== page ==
Just 100 companies are responsible for 71% of global carbon emissions. But many are using offsets to greenwash you or shift the blame away from their company.
Carbon offsetting and climate justice
Since climate change is a global problem, it doesn’t matter where emissions are reduced. Carbon dioxide has the same impact on the climate no matter where it is emitted or offset. Therefore it makes sense to implement offsetting projects in countries where it’s cheaper and easier to do so.
It’s cheaper to set up offsetting projects in the Global South. Money just goes further there. This leads to climate colonialism.
Some offsetting projects may come at the cost of Indigenous People’s rights or may use land that would be better suited for community use. Communities are displaced and their land seized to fulfil climate goals.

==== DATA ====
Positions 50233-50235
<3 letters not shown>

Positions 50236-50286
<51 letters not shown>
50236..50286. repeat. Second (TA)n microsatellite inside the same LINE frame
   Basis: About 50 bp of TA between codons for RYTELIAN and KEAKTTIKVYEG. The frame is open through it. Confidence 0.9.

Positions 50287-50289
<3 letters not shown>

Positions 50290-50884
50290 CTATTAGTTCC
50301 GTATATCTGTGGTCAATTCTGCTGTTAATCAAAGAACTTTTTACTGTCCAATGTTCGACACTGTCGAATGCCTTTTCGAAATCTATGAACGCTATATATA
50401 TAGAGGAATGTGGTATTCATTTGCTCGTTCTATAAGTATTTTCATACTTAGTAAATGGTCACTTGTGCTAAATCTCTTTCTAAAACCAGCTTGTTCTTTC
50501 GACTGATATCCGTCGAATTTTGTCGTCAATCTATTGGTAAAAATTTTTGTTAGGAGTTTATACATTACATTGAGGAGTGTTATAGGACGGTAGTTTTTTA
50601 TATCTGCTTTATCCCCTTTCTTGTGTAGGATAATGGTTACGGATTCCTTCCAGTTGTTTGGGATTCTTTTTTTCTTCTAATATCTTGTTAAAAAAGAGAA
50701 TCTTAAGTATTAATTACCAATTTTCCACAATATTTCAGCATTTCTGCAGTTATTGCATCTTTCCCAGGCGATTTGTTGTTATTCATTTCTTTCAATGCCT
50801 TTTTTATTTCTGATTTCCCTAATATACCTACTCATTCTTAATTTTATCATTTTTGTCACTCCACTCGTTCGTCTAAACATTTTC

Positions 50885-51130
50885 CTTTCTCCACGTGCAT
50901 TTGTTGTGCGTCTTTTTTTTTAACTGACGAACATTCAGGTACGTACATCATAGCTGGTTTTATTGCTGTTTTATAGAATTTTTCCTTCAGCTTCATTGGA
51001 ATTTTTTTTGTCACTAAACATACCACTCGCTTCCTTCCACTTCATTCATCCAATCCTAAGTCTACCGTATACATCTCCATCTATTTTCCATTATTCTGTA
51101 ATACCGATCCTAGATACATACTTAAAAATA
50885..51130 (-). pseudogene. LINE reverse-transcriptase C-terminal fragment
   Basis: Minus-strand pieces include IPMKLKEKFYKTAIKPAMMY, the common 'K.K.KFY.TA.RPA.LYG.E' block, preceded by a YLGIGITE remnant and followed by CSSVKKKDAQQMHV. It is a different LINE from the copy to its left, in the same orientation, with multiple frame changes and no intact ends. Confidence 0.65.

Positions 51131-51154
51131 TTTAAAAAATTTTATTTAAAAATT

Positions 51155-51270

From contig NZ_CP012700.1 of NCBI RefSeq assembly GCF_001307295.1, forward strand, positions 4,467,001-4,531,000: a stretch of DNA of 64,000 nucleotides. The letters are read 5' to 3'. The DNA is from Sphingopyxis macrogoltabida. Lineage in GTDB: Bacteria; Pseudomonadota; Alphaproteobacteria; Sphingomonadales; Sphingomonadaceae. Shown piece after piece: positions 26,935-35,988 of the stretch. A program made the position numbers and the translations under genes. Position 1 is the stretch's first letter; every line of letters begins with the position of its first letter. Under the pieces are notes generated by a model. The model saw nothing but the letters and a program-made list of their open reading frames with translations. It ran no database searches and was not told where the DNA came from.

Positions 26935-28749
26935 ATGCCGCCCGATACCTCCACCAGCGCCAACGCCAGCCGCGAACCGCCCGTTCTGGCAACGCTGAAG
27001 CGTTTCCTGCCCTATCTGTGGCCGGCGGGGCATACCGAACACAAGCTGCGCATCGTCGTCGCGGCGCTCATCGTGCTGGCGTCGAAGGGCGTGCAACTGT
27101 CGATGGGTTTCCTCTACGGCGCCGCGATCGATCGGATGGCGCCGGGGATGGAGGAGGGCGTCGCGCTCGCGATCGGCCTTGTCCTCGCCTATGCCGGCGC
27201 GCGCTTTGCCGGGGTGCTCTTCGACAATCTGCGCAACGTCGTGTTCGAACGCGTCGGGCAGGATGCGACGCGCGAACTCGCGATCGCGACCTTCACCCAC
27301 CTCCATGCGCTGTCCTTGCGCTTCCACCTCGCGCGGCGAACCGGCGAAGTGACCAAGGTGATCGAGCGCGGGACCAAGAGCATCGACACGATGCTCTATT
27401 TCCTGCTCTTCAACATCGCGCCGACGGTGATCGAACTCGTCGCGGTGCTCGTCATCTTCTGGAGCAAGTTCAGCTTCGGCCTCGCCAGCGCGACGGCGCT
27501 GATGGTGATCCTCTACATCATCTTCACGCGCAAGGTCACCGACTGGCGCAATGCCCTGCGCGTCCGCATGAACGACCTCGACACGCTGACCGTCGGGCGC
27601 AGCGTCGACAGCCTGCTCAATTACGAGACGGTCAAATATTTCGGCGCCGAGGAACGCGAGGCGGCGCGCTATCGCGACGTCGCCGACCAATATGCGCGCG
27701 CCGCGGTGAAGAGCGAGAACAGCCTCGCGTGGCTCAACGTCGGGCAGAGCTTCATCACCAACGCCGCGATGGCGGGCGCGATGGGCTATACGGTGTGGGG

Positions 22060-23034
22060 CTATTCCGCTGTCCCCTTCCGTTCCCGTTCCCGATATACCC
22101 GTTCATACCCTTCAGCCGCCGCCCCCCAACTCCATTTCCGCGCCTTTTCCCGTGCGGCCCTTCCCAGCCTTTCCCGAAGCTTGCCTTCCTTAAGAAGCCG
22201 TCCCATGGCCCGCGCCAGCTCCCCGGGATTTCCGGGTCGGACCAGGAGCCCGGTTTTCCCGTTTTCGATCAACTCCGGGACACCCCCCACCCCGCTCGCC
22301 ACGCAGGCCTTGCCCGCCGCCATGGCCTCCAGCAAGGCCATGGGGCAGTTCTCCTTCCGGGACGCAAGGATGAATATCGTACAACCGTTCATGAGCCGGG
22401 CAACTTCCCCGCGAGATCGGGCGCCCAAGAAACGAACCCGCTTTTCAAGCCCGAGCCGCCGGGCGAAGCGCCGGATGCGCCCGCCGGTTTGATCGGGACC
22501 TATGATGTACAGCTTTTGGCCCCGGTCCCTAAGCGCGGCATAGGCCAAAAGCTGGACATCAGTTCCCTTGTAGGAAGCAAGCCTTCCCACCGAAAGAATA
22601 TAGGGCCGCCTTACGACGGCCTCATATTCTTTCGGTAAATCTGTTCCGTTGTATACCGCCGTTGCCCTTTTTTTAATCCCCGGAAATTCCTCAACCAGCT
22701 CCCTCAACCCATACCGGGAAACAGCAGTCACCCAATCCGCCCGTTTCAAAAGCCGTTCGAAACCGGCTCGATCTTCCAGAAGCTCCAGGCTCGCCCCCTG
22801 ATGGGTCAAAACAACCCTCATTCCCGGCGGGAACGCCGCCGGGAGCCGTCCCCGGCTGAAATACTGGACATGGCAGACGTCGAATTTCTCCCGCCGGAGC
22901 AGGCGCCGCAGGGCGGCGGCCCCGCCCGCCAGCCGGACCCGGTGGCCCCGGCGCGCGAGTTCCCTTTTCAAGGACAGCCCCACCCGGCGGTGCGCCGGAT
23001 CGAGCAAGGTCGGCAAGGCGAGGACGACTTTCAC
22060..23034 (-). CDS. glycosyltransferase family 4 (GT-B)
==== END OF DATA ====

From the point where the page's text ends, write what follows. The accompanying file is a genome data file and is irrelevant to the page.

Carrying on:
Although carbon offset schemes mean well, they don’t always translate to doing good when carried out.
Carbon offsetting can’t replace cutting emissions
Carbon offsetting can be used by businesses and individuals as a way of waiving responsibility for their unsustainable behaviour. It’s a guilt-free pass to keep emitting CO2 without taking real action.
Individuals can use offsets to validate their unsustainable travel habits; frequent travel; short-haul flights; and cruise-ship holidays. Companies can purchase offsets to avoid the need to implement long-term changes, which can be costly.
We can’t buy our way out of the climate crisis. Carbon offsets aren’t a ‘get out of jail free’ card. Offsetting alone will not reduce global emissions enough to avoid the temperature increases predicted to cause catastrophic events.